In 2.6.29, the p4-clockmod cpufreq driver has been changed so that it no longer exports a cpufreq interface to sysfs.
This will no doubt have some people complaining that they can no longer change their CPU frequency.
The thing is, they never could.
From a recent posting to the cpufreq list:
I have a laptop (ASUS W7J) with an Intel Core2 T7200 2GHz.
When I use the p4-clockmod, I get:
available frequency steps: 250 MHz, 500 MHz, 750 MHz, 1.00 GHz, 1.25 GHz, 1.50 GHz, 1.75 GHz, 2.00 GHz
For every one of those ‘frequency’ options, the CPU is actually running at 2GHz. It never changes speed. Not at all.
The p4-clockmod driver abuses the cpufreq interface to expose a clock modulation feature that has been in processors for a long time. (Even the earlier pentiums had a variant of it). The driver modulates the clock applied to the processor so that instead of every clock cycle meaning the processor gets do some work, only a percentage of the clocks make the CPU do real work. The remainder of the time, the processor just sits there.
So the 1.00GHz ‘frequency’ is actually “run at 2GHz, but only do work 50% of the time”.
On the surface, this sounds like a good idea. The other 50%, the CPU is idle, so you’re saving power, right?
Not so much. In fact, you could be burning more power. The reason for this is that when the processor is sitting there doing nothing, it isn’t lower frequency, and more importantly, it very likely isn’t entering C states. So you’re burning the same amount of power, but now you’re only doing work for 50% of the time. As a result of this, your workload takes twice as long to complete.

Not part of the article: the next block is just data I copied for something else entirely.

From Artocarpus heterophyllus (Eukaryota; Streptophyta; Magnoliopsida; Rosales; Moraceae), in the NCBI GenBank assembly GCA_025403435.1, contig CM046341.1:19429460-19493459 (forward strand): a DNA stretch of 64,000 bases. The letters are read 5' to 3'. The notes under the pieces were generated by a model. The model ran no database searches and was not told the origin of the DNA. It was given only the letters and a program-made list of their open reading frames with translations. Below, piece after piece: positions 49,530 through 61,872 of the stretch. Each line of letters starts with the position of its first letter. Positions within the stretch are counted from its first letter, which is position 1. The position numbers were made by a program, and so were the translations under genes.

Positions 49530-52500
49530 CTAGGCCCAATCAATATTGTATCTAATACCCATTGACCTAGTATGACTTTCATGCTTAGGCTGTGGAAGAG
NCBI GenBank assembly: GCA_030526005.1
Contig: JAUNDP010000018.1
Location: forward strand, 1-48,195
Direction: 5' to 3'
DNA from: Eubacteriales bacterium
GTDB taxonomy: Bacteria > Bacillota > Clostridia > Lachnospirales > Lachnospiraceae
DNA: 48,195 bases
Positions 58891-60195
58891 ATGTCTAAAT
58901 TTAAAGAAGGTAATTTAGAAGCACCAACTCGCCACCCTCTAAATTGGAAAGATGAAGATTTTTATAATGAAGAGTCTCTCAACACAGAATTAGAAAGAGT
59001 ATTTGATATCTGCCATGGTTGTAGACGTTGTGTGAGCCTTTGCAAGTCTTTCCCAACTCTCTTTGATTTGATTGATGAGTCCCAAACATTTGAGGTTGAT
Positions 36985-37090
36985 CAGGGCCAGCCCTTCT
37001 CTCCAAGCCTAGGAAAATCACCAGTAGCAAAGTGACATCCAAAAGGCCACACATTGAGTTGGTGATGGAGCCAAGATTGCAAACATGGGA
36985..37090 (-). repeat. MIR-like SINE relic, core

If it isn’t saving any power, what is the point of this at all ?
A clue is revealed by reading the Intel programmers guide for this feature; it’s closely tied to the processors thermal monitoring feature. The idea of this feature is that when the CPU overheats, it can ‘back off’ a little, to prevent overheating. The temperature of a processor isn’t constant. When running flat out, it will generate more heat. So by modulating the clock, the maximum amount of heat possible to generate decreases.
The changes merged into the 2.6.29rc kernel remove the user-visible interface, and replace it with direct calls from the ACPI code that gets triggered on thermal events. It’s all entirely automatic now.